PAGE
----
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Gays still not allowed equal rights, renowned activist tells students


[Picture]

Casey Dexter
Arizona Daily Wildcat

Kerry Lobel, executive director of the Gay and Lesbian Task Force takes a break before her presentation. Lobel was in Tucson this weekend to speak about homosexual civil rights.


By Hillary Davis
Arizona Daily Wildcat,
September 20, 1999

A prominent gay rights activist said Friday that some agenda-setting right-wing Republicans are forcing homosexuals to continue fighting for equal rights.

But Kerry Lobel, executive director of the National Gay and Lesbian Task Force, told an audience at the University of Arizona that those legislators and pundits are a dying breed.

Unfortunately, she said, their actions are becoming more detrimental.

"What do we know about people when they're losing power?" Lobel asked about 50 people in the Memorial Student Union Senior Ballroom. "They're at their most dangerous."

She compared the right-wing to a wounded animal, swinging its large tail in continued attempts to quash the advancement of gays in society.

According to Lobel, the right-wing Republican sector has long been an adversary of gays and their allies, and is now losing strength.

Lobel pointed out that "curing" gays of their homosexuality is still on the agenda of many members of the ultra right wing.

"There is a resurgence of energy on painting us as sinful," she said.

However, lawmakers are beginning to recognize the importance of their large voting population, leading to more landmark pro-gay legislation being introduced and adopted at both the state and national levels, she said.

Key to such progress, Lobel said, is visibility.

"Visibility is a good thing," Lobel said. "As a movement, we've got our work cut out for us."

Lobel said television and movies have introduced some positive gay characters, but what ultimately moves people to change their perception of gays is becoming personally acquainted with them.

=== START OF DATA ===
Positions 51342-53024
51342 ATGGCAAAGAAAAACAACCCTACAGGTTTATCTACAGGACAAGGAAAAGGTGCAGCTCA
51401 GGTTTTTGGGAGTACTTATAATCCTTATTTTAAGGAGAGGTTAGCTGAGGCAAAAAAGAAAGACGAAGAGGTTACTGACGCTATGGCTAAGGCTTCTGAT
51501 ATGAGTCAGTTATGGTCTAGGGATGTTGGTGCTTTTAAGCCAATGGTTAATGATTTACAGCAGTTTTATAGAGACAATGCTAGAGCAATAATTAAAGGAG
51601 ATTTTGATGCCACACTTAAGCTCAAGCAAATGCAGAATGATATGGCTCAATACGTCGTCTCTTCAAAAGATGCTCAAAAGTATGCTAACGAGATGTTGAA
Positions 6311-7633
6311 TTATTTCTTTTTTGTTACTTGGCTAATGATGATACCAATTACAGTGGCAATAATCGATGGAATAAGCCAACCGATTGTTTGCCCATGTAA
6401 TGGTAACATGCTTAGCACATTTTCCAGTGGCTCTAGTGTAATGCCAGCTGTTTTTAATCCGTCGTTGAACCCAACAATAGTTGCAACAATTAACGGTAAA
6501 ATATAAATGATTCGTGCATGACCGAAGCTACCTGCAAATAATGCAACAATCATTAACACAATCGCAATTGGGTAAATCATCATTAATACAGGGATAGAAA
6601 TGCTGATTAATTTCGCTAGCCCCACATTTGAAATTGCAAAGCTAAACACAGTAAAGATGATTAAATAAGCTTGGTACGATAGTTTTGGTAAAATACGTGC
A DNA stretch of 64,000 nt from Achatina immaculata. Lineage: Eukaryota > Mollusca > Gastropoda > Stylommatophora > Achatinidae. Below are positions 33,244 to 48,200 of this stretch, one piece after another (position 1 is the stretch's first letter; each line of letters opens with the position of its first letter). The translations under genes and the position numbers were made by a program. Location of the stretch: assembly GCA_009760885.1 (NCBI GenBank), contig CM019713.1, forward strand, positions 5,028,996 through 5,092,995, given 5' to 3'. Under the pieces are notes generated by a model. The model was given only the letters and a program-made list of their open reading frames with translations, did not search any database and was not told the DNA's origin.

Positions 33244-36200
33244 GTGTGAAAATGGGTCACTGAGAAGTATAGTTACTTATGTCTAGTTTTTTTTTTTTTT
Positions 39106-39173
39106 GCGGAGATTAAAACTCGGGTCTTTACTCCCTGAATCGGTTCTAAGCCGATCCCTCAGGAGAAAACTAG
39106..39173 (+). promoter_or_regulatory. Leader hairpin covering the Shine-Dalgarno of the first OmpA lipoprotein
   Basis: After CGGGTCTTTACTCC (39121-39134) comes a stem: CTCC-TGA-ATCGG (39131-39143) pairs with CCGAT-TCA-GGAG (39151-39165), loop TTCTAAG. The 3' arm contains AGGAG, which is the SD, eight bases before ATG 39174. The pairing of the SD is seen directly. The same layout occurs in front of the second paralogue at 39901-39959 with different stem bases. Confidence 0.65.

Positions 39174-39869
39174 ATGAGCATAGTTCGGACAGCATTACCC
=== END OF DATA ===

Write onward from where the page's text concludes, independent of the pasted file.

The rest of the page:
"We know that when people know us, we transform them," Lobel said.

The transformation process is most apparent among youth gay and straight alike, Lobel said.

Despite a dismal climate for gay acceptance among children, young people are still particularly active in the movement. Lobel said that most anti-gay violence is between young adults, and the average schoolchild hears derogatory terms for homosexuals 28 times a day

Gay-straight student alliances have been created in junior high, high schools and universities at a rapid pace.

"Young people are defining gender expression as we know it," Lobel said.

As gender and sexual expression evolves, so do the former labels and identities previously associated with gays, she said.

"Kerry represents the pinnacle of the movement," said Nick Ray, a political science doctorate student who hosted Lobel's university appearance.

Ray added that gays do not always stand out based on stereotypes, saying the UA is a place where sexual diversity exists without being obvious.

"Any person you see on the Mall could be gay or lesbian," he said.


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